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What is the Best Care for Dementia Patients?

Care for Dementia Patients

Dementia causes a severe decline in cognitive abilities, language, social, emotional, and behavioral skills that affect a person’s life and activities of daily living. A person with dementia struggles with personality changes, memory loss, the ability to focus, as well as a decline in communication and language skills, and visual perception. A progression of dementia typically affects a person’s reasoning, judgment, problem-solving, and emotional control.

Tips for Caring for Dementia Patients

Caring for a loved one with dementia can be emotionally, physically, mentally, and financially challenging. People with Alzheimer’s and other types of dementia suffer a progressive brain disorder that obstructs their ability to think clearly, make decisions, remember things, and communicate with others. They also experience personality changes, mood changes, aggressive behavior, anxiety, and depression.

Learning strategies for dealing with the dementia patient’s challenging behavior and communication difficulties is vital when caring for someone with this disabling condition.

Boosting your empathy and improving communication skills will help improve the quality of your relationship with the person in your care, but it will also help make caregiving less stressful.

1.   Set a Friendly Tone

People with dementia can be very sensitive to changes in your mood and body language. When caring for someone with dementia, set a positive, friendly tone for your day to day interaction. Provide care in a relaxed matter and smile often. Use a soft tone of voice, facial expression, and body language to send caring messages. Show your love and affection with a gentle touch, eye contact, and a smile.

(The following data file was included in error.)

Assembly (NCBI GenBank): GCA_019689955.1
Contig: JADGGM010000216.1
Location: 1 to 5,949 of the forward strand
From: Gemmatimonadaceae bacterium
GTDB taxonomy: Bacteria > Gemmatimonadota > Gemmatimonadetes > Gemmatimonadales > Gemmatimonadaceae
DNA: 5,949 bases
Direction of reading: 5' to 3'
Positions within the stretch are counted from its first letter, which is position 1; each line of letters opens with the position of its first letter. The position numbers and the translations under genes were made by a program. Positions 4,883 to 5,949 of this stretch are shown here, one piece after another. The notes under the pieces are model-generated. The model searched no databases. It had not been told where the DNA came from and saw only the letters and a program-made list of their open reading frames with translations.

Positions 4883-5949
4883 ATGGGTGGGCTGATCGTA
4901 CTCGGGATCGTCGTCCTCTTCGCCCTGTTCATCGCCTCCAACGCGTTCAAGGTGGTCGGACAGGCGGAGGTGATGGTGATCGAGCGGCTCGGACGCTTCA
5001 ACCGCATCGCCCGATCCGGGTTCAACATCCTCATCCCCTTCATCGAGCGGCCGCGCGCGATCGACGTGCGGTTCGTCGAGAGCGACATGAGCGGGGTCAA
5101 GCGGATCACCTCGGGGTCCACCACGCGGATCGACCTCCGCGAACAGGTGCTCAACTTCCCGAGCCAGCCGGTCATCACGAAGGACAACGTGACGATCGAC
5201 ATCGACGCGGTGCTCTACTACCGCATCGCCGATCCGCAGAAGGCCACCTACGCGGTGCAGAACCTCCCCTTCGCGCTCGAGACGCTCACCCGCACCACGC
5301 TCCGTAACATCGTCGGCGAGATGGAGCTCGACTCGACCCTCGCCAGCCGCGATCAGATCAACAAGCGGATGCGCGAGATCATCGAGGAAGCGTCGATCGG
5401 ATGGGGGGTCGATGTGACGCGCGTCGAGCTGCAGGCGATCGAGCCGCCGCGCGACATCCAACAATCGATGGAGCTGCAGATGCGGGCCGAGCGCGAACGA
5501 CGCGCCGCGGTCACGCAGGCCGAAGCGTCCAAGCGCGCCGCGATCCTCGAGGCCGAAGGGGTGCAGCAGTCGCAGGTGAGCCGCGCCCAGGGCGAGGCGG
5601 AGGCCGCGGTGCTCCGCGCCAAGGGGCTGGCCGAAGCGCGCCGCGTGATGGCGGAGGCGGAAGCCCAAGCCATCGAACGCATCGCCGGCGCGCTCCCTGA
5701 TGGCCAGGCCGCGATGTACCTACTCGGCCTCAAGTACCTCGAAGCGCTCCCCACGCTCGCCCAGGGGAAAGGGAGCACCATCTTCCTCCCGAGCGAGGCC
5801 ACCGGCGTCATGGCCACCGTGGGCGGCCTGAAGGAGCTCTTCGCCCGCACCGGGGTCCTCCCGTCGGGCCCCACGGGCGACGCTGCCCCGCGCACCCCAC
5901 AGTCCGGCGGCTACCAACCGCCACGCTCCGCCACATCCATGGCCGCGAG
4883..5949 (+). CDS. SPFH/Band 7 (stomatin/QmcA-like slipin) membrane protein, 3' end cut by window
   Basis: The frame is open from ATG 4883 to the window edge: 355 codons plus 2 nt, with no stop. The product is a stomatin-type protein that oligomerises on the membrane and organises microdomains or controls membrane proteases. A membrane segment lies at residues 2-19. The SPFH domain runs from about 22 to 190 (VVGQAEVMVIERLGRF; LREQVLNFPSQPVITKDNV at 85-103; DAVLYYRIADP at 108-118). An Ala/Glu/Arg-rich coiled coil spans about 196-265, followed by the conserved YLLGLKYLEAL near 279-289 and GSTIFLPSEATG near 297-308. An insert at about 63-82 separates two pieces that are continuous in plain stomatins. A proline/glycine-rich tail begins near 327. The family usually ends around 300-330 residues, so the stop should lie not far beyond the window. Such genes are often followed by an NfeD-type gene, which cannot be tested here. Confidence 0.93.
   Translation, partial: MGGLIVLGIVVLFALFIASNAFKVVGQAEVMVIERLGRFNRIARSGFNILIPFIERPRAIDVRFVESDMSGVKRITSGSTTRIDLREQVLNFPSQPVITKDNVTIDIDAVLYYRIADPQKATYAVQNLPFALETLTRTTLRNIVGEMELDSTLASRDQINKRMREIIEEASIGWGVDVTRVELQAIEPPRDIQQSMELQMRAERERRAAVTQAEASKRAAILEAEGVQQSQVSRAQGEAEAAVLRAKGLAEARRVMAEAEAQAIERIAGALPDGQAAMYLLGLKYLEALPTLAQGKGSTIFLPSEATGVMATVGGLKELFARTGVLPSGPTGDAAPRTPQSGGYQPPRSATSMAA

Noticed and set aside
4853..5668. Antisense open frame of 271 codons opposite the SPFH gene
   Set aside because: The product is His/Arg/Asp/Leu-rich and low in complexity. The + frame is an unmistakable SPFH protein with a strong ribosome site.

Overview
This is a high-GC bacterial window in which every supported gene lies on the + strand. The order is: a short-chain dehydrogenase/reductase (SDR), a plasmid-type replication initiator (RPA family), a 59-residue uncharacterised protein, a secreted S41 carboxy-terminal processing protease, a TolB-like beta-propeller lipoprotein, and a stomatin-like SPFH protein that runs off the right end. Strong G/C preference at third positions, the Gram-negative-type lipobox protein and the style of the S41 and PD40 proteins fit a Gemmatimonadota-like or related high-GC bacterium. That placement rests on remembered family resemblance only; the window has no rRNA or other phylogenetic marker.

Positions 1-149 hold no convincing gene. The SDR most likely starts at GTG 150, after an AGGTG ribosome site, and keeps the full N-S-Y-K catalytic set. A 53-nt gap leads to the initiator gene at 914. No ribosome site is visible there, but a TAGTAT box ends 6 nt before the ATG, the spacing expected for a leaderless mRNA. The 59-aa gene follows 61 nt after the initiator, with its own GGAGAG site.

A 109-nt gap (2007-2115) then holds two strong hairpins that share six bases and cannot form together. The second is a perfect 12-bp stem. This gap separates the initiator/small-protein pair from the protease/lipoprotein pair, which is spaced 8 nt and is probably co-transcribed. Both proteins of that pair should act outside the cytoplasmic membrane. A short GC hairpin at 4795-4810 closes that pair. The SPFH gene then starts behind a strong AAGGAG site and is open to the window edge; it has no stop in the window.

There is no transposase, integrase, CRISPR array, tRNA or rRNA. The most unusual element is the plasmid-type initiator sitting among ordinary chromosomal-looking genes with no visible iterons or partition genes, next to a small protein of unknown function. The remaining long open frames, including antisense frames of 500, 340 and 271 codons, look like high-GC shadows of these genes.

2.   Send Clear Messages

When talking to someone with dementia, keep the communication simple and concise. Speak slowly, and in a reassuring tone. Try not to raise your voice and repeat a message if needed.  Speak making one point at a time and don’t give multi-step instructions.

3.   Take Breaks

Take breaks when you sense that you (or the person in your care) are becoming overwhelmed. Try changing the dynamics of what you are doing or break down activities into smaller steps to make tasks less stressful. People with dementia often become agitated or aggressive. Gently redirect them or assist them with activities that they are not able to accomplish on their own.

4.   Ask Simple Questions

Always ask one question at a time and refrain from offering multiple options or asking many questions at once. Also, offer visual choices to clarify your questions. For example, show the person two kinds of fruits when asking which one would they like to have.

5.   Be patient

Ensure to always have a person’s attention when asking questions or giving instructions. Be patient while waiting for them to reply or perform a specific activity. Help them to express their thoughts or needs and observe for non-verbal signs and body language.

6.   Show Affection and Offer Reassurance

Your loved one with dementia may often get confused, agitated, or anxious. Stay focused on their feelings and respond with verbal and non-verbal expressions of affection, comfort, and support. Provide reassurance when they feel confused. Revoke good memories, as this often has a soothing effect on dementia patients.

Dementia patients may refuse your help. When this happens, stay calm and try to find out what is the problem. Be positive and give clear explanations and instructions, respecting the person’s needs and allowing them to feel comfortable and safe.

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